Now that we’re seeing more and more businesses asking for patron’s vaccine status when they walk through the door, forged vaccine cards are quickly becoming a hot commodity among folks that are either unable or unwilling to get the real deal. And now, the Justice Department is taking notice. On Tuesday, the agency announced the arrest of one Chicago pharmacist on charges surrounding his alleged side hustle selling off COVID-19 vaccination cards.
Per the DOJ’s announcement, the pharmacist in question —34-year-old Tangtang Zhao, of Chicago—was caught after he had sold 125 authentic CDC vaccination cards at roughly $10 a pop using his eBay account. Details in Zhao’s indictment show that those cards were doled out between 11 different buyers, with one spending more than $175 in a single purchase. The bulk of these buys happened between March and April of this year, around the same time that the FBI put out a public memo letting people know that producing these cards was a crime.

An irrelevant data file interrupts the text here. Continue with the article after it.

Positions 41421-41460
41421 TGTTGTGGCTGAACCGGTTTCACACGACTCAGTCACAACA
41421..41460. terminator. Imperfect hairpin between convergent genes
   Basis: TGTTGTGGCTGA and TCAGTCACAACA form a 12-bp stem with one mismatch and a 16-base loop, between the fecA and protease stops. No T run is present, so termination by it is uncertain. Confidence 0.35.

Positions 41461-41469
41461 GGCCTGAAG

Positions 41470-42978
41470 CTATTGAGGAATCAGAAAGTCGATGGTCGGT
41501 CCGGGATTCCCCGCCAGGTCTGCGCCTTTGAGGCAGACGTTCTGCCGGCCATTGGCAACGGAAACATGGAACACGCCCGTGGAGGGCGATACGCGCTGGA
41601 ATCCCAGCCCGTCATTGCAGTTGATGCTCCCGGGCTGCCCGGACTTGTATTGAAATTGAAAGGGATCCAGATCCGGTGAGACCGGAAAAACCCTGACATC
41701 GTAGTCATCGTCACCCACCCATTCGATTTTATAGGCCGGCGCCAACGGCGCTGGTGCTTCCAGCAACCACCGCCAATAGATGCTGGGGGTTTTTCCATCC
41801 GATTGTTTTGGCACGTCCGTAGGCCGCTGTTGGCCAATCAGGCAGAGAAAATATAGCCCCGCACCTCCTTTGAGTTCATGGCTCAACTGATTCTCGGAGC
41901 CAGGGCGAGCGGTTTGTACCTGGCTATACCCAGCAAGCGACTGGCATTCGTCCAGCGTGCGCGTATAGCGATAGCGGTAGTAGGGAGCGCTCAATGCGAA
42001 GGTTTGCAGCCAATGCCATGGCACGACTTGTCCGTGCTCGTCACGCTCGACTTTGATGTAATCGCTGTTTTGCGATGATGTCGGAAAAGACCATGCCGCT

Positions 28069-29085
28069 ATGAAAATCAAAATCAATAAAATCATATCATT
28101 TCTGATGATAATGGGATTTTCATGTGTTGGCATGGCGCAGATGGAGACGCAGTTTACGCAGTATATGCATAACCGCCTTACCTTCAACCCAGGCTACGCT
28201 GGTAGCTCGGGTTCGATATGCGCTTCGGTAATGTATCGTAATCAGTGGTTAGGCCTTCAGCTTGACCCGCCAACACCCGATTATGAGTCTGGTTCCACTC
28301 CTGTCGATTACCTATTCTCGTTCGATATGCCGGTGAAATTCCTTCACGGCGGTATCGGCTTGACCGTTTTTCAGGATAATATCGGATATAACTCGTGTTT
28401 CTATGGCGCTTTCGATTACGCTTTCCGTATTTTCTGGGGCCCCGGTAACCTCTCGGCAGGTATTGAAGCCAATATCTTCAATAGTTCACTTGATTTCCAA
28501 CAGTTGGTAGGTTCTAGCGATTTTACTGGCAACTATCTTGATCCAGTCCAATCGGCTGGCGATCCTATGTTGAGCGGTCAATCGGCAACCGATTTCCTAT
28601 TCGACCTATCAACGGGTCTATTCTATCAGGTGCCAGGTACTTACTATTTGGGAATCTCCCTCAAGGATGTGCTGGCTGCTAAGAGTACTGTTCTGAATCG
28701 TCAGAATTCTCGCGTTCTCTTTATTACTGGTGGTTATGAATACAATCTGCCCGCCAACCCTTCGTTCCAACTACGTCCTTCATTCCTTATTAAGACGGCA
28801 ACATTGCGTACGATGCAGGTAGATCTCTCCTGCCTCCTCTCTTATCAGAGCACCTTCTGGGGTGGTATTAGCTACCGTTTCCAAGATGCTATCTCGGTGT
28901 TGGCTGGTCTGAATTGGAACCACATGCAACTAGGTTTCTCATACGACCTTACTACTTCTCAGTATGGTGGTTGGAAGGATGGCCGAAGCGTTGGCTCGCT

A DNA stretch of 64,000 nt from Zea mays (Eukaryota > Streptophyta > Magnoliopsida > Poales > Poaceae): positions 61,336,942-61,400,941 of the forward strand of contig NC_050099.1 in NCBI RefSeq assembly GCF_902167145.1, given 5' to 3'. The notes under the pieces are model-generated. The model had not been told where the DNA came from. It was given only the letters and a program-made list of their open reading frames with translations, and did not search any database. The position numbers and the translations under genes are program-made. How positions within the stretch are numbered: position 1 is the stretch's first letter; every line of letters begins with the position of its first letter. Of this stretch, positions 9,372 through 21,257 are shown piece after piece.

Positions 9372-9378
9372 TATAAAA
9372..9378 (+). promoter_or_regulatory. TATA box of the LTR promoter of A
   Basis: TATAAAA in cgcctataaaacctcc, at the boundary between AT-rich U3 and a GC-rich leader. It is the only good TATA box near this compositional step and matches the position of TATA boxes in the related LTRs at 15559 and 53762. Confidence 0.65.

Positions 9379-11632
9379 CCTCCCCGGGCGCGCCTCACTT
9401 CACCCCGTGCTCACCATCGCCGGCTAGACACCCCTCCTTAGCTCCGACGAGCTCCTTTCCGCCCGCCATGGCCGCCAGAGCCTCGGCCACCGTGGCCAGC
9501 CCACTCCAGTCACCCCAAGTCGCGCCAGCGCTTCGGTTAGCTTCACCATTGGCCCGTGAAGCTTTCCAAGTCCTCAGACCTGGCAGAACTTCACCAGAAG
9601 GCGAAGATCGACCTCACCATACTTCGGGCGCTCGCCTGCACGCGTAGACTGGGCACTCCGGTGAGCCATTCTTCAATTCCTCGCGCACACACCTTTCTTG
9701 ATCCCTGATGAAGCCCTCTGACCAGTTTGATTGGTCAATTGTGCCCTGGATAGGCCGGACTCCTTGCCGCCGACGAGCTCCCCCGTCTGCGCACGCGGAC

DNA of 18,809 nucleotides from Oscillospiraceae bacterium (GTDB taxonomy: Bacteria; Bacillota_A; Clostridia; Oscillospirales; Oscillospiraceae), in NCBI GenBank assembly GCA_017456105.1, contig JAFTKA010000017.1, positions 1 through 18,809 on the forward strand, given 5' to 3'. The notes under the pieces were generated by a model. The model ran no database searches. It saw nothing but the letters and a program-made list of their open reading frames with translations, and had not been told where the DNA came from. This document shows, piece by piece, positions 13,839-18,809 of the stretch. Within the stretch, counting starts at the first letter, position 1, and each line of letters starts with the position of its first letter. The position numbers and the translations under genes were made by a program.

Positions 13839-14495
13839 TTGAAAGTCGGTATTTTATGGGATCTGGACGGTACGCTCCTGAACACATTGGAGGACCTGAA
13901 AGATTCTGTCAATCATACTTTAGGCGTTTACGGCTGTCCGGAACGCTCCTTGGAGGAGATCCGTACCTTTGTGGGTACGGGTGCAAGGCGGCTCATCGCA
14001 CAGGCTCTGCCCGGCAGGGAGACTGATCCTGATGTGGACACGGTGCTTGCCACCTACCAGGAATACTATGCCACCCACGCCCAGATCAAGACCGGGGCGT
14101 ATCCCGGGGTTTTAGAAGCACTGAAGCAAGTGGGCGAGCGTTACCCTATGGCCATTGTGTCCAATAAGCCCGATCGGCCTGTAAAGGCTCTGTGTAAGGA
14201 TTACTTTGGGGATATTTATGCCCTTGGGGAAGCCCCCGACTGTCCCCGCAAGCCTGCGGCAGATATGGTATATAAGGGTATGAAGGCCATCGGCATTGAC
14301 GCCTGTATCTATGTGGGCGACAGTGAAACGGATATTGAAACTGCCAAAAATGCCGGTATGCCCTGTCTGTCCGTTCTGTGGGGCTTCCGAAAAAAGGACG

The indictment charges Zhao with 12 counts of theft of government property from the pharmacy where he was working, which isn’t directly named in the documents but seems to be Walgreens, according to public records. Per the announcement, he faces a sentence of 10 years in prison for each of those counts if convicted, meaning that he could wind up serving a whopping 120-year prison sentence as a result.
“Stealing and selling COVID-19 vaccination cards is inexcusable and will not be tolerated,” said Special Agent in Lamont Pugh III of the U.S. Department of Health & Human Services in a statement
“Fraudsters who engage in such unlawful conduct undermine efforts to address the pandemic and profit at the public’s expense,” he went on. “The health and safety of the public is our top priority, and we encourage people to obtain vaccination cards from their administering medical providers.”
This case marks the second time that the DOJ has intervened in the black market for bogus vaccine cards. Last month, the department arrested a California-based homeopathic doctor over claims that she was selling phony vaccination cards and “immunization pellets” to her clientele.
Between all the free perks being doled out across the country to encourage people to get the jab, and the quickly mounting court cases facing those who have tried circumventing the system, hopefully, more people will be convinced to get their cards for free, the way authorities intended. Zhao will make his first appearance in court on Tuesday.